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ANAPHORA

ANAPHORA. [Stress ‘a-NA-fo-ra’]. Also anaphoric reference.
1. A term in GRAMMAR and LINGUISTICS for referring back in a stretch of language, as with it in: ‘Although the aircraft had been damaged, it could still fly.’ Here, the pronoun it substitutes for its antecedent the aircraft. In the next example, the definite article the in the conference is anaphoric, referring back to a conference: ‘The EC leaders agreed to hold a conference on economic and monetary union, and have now fixed a date for the conference.’ Anaphoric reference may be achieved through ellipsis, as in ‘We asked them to join us, but they wouldn't’, where they wouldn't means they wouldn't join us. The term is sometimes extended to include CATAPHORA (forward reference to a following part of the text).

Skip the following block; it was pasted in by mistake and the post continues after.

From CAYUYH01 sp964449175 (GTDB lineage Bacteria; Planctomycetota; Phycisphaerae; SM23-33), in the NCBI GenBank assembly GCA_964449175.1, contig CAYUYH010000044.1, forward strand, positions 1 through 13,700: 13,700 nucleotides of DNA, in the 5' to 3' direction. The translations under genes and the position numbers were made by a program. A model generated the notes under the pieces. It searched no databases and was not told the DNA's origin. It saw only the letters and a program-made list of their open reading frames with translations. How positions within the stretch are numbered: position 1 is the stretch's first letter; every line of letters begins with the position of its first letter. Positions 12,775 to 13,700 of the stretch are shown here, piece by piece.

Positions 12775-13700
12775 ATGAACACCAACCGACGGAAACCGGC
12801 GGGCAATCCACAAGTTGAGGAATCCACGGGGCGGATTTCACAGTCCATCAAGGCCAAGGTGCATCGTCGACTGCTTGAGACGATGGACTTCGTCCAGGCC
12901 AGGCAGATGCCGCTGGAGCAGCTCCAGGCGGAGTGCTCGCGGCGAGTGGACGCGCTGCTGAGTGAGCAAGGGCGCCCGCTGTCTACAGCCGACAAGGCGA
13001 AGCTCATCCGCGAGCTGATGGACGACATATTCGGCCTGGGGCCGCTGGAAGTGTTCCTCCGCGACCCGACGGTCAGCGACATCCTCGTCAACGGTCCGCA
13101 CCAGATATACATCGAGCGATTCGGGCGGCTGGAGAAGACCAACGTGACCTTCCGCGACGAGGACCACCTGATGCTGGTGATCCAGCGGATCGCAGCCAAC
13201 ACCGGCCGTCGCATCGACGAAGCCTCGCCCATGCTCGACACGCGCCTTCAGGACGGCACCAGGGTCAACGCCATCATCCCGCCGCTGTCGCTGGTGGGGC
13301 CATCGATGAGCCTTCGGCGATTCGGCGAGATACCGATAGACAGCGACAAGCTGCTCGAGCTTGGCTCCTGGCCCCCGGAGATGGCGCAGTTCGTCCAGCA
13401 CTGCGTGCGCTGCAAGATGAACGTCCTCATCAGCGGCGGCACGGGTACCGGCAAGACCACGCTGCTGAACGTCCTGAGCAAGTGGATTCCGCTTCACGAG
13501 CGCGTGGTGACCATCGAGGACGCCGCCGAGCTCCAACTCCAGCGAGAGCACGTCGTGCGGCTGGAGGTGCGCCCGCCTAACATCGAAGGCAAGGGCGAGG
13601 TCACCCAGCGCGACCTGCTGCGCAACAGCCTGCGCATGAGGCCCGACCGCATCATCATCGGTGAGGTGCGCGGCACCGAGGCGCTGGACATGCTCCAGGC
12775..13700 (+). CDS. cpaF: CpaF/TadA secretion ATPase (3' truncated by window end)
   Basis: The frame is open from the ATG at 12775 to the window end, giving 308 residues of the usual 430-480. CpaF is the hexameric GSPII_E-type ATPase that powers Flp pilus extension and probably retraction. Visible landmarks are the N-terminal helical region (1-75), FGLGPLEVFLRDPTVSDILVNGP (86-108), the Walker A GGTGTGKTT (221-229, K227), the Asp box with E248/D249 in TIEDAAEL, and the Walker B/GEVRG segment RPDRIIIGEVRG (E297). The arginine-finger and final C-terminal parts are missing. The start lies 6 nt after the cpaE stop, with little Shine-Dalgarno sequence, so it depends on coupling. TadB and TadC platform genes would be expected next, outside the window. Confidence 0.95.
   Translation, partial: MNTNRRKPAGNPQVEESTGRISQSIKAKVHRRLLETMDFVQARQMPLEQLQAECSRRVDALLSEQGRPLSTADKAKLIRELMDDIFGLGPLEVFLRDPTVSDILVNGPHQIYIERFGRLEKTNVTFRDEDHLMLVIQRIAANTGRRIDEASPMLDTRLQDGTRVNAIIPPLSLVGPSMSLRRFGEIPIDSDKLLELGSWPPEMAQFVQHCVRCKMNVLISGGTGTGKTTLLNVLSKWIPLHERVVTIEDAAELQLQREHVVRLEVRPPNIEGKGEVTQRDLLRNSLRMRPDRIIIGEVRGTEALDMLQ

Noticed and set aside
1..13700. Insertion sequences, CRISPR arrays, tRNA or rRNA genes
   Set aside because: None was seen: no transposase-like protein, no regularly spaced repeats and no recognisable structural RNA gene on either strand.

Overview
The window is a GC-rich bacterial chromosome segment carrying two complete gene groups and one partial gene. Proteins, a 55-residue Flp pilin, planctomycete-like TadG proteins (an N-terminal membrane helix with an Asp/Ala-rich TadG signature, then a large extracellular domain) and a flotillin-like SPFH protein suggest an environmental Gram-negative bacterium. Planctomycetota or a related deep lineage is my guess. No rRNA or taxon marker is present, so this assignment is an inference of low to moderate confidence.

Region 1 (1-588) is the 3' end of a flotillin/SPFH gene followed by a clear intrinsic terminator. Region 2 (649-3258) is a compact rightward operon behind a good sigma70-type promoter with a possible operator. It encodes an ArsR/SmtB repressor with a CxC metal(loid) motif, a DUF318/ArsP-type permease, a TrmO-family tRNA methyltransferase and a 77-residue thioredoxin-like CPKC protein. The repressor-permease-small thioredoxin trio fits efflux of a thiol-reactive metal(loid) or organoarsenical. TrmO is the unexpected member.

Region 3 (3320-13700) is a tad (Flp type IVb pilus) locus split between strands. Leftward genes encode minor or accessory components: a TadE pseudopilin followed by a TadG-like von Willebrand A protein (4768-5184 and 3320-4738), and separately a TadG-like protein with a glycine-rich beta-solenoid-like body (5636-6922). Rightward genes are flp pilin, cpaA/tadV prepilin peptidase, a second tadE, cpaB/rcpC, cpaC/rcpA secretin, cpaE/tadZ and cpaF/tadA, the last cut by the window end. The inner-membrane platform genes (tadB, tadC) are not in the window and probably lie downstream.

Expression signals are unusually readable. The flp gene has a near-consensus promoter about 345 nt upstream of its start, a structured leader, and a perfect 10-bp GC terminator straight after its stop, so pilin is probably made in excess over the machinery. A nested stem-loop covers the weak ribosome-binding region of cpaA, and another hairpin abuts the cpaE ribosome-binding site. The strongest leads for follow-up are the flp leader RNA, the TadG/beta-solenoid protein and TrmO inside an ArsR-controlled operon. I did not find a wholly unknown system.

2. Also epanaphora. A term in rhetoric for the repetition of the same word or phrase at the beginning of successive phrases, clauses, sentences, and stanzas: ‘He shows us a country where a man can be denied the right to know of what and by whom he is accused. A country where some police shoot first and ask questions later’ (Christian Science Monitor, international edition, 11 Apr. 1988). Compare ANADIPLOSIS.

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anaphora

a·naph·o·ra / əˈnafərə/ • n. 1. Gram. the use of a word referring to or replacing a word used earlier in a sentence, to avoid repetition, such as do in I like it and so do they. 2. Rhetoric the repetition of a word or phrase at the beginning of successive clauses. DERIVATIVES: an·a·phor·ic / ˌanəˈfôrik/ adj.

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Anaphora

Anaphora (Gk., ‘offering’). The central part of the Christian eucharist, known in the West as the canon), and in the East as the Eucharistic Prayer. The W. Syrian Annaphuras are variant liturgies which are claimed to go back to early days.

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anaphora

anaphora (rhet.) repetition XVI; (liturg.) Eucharistic canon XVIII. — L. — Gr. anaphorā́ carrying back, f. anaphérein carry up or back, f. aná ANA- + phérein BEAR2.

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